Happy college graduation, and welcome back home! It happens. These days, more than ever: "5.9 million Americans between 25 and 34 years of age-nearly a quarter of whom have bachelor's degrees-live with their parents, a significant increase from 4.7 million before the recession," according to the WSJ.

But hey, there's no need to let this "get you down" or "cramp your style." These are ostensibly the best years of your life! You can enjoy them no matter how depressing the circumstances.

  • Remember, macroeconomic forces far beyond your control are limiting your employment options and saddling you with crushing debt. Having to move back home was not your fault. Unless it was.
  • Set clear boundaries to protect your privacy. Don't let this new living situation interfere with your ability to have fun when and how you please. We're speaking to your parents, here. It's their house.
  • Keep yourself busy, by building your own entrance and exit to the house as well as an elaborate facade outside of your room sufficient to convince potential romantic partners that this is simply an odd little apartment that you're renting.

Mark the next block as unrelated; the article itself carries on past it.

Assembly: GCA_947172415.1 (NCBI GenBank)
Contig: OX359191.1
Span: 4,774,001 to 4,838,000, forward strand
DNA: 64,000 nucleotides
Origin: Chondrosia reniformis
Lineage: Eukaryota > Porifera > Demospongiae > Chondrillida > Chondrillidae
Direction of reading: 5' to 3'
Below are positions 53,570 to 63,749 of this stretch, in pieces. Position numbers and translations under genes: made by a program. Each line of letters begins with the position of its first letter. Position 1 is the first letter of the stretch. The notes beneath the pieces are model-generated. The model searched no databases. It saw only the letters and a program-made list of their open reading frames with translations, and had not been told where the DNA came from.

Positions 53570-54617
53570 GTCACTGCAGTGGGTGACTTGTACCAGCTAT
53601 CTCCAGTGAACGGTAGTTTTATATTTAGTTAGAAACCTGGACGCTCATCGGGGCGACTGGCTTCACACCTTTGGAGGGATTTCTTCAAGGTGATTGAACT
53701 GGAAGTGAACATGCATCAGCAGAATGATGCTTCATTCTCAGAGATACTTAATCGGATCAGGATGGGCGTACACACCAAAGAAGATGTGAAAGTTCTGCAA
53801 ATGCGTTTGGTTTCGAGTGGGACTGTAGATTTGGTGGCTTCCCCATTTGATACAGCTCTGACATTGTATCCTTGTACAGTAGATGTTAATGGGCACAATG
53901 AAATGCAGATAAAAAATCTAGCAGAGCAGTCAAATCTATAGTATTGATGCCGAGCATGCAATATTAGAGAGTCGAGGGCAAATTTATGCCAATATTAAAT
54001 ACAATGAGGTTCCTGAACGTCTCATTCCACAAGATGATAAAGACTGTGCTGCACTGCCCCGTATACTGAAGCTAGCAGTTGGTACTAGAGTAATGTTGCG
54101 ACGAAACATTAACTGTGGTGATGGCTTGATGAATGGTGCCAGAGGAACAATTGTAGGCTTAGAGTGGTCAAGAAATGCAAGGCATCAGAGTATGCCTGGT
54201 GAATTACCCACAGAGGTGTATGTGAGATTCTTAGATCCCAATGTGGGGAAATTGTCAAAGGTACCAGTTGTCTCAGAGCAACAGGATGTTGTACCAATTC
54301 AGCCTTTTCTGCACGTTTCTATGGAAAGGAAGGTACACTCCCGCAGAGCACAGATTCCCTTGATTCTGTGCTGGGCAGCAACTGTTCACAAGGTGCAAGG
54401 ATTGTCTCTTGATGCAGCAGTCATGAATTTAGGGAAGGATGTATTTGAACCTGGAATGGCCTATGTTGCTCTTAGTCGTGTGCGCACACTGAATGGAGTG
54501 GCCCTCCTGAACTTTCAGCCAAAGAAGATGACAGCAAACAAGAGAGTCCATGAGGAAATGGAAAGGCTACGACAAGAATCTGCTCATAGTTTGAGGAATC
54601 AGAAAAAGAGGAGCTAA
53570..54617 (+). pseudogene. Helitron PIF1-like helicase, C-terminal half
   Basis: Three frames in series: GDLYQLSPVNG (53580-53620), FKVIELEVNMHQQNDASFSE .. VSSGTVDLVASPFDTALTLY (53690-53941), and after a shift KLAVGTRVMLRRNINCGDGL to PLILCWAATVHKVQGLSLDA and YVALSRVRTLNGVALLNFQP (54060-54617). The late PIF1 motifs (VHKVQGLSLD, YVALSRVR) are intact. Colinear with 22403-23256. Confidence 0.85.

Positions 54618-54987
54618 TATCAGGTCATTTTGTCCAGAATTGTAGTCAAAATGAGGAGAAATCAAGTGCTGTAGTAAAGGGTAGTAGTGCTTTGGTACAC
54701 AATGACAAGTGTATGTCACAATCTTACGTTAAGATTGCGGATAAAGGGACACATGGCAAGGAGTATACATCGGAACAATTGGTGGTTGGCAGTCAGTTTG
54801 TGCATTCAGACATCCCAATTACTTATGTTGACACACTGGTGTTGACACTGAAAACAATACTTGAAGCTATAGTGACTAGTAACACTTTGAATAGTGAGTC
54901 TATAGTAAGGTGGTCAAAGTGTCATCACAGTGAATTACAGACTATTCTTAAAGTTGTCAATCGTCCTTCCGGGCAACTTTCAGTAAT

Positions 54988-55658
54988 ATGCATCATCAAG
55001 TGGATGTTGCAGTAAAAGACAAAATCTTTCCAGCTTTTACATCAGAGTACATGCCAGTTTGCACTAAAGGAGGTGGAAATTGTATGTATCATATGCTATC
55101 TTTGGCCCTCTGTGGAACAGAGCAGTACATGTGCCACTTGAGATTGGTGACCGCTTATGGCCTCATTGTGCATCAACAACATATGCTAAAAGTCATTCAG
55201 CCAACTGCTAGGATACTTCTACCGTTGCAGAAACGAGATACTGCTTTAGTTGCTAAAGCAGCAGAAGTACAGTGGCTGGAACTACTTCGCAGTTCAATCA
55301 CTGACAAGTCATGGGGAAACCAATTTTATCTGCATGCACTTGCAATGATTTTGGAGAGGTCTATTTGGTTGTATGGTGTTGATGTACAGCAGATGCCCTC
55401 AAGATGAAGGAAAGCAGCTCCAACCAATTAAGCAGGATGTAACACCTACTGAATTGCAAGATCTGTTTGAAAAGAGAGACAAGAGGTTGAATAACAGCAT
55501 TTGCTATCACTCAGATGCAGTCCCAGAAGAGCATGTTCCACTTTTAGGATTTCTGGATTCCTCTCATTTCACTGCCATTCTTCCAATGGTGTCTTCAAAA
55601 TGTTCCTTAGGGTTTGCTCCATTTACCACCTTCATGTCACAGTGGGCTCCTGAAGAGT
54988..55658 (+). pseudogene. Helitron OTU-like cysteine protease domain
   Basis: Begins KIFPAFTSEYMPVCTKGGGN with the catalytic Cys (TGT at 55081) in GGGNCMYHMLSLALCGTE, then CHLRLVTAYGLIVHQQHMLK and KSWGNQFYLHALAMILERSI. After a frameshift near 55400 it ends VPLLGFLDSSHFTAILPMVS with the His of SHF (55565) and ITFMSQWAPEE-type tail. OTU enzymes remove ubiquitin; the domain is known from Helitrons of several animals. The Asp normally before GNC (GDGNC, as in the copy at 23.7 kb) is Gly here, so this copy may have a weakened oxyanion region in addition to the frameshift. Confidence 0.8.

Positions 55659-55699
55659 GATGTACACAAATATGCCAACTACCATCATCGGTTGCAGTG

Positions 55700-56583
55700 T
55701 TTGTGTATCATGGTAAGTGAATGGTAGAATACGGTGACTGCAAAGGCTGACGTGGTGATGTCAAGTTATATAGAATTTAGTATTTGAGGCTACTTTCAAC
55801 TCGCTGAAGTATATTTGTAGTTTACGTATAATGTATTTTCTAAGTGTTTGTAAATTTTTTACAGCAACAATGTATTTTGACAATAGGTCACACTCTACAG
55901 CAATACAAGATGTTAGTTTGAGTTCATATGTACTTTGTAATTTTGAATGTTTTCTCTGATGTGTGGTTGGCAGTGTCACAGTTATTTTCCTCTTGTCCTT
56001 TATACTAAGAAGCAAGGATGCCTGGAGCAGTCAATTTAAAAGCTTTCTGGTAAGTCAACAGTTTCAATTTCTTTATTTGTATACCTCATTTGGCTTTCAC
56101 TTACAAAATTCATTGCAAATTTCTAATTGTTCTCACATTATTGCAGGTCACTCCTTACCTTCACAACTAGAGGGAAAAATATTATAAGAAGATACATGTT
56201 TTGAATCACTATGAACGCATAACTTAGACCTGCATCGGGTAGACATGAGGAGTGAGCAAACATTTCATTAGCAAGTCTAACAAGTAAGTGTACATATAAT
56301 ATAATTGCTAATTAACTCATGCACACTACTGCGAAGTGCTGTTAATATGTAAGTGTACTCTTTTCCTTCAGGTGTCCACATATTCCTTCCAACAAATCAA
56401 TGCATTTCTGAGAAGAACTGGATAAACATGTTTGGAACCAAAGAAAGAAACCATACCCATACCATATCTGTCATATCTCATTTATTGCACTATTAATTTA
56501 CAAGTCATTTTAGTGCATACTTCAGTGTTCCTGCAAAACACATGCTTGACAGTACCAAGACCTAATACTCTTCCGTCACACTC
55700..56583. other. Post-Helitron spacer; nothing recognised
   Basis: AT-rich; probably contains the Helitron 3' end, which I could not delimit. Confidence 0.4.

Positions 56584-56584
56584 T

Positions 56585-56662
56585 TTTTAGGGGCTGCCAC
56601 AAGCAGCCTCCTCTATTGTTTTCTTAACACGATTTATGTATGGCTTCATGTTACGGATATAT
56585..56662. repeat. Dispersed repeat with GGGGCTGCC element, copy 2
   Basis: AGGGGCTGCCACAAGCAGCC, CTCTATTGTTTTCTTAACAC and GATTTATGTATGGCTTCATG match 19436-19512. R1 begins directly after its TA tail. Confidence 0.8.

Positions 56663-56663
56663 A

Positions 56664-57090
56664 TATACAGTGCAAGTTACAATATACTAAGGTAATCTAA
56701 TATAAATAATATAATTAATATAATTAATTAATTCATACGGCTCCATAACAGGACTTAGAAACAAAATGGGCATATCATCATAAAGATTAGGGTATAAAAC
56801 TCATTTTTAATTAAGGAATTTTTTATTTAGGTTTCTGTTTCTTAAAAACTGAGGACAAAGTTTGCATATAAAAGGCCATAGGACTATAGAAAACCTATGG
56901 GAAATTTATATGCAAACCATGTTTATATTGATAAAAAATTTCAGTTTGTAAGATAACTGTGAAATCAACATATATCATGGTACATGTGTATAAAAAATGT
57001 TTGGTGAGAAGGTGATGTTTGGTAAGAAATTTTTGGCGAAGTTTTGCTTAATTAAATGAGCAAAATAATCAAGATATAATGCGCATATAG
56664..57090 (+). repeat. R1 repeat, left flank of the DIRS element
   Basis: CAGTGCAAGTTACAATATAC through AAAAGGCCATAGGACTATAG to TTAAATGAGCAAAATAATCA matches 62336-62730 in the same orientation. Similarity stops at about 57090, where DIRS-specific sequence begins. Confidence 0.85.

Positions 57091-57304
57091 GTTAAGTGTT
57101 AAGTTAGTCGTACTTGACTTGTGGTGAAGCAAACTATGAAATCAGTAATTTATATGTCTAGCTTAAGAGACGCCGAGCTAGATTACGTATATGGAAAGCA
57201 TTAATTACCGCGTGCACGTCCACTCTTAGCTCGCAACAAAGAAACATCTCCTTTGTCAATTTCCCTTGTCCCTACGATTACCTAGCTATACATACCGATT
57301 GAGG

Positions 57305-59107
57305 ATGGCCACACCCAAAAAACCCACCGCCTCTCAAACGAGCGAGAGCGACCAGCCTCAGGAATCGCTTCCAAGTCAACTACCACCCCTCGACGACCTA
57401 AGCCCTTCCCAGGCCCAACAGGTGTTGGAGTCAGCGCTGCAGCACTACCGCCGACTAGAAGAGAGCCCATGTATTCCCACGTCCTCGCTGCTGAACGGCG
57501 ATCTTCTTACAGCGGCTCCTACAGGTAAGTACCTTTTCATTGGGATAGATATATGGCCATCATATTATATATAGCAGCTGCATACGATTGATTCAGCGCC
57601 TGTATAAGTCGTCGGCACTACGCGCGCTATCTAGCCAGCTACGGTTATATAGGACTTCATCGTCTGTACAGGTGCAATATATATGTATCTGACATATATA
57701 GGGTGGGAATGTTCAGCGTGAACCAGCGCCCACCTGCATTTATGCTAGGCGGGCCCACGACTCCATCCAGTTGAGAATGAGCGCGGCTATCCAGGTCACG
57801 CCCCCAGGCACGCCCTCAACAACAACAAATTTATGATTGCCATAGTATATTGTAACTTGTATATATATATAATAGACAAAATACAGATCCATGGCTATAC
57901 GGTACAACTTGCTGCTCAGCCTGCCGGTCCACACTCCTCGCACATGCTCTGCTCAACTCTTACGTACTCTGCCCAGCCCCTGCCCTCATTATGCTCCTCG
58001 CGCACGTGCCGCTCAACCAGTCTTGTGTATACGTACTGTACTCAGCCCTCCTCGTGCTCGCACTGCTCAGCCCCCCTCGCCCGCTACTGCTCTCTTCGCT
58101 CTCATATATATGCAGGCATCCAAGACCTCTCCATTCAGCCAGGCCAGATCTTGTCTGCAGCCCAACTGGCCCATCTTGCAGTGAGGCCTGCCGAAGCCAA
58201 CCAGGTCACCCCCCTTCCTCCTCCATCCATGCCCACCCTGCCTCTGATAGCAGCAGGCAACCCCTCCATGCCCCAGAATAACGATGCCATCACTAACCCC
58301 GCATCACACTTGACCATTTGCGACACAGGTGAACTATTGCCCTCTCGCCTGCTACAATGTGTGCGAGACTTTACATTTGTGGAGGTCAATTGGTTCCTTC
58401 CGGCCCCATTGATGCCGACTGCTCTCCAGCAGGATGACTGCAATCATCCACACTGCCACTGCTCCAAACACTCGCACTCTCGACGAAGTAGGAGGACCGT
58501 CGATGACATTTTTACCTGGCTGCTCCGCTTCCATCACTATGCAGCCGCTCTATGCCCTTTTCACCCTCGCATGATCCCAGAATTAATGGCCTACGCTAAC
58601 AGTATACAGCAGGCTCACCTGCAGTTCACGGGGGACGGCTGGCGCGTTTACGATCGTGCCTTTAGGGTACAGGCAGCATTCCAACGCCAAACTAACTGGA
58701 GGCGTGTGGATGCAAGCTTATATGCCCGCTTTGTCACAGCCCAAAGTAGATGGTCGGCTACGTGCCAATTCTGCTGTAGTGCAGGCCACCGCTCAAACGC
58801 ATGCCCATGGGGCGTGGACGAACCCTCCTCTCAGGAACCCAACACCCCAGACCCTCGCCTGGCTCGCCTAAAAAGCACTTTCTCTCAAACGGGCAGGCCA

• It's tempting to drown your sorrows in drugs and alcohol. Just make it all disappear for a little while. Sounds nice. Real nice.
  • Don't despair, no matter how warranted that feeling may be.

The good thing is that, in a very real sense, you and your parents are in this together. You both have a common goal: to get you, their pride and joy, the hell out of their house. Having you at home is no fun for them or their bank account either, no matter what they say through a forced smile!

So grit your teeth, tolerate it as best you can, and get out there and find yourself a job! I hope this has made you feel just a little bit more positive about your predicament. Before you ask, we're not hiring.

[WSJ, photo via Shutterstock]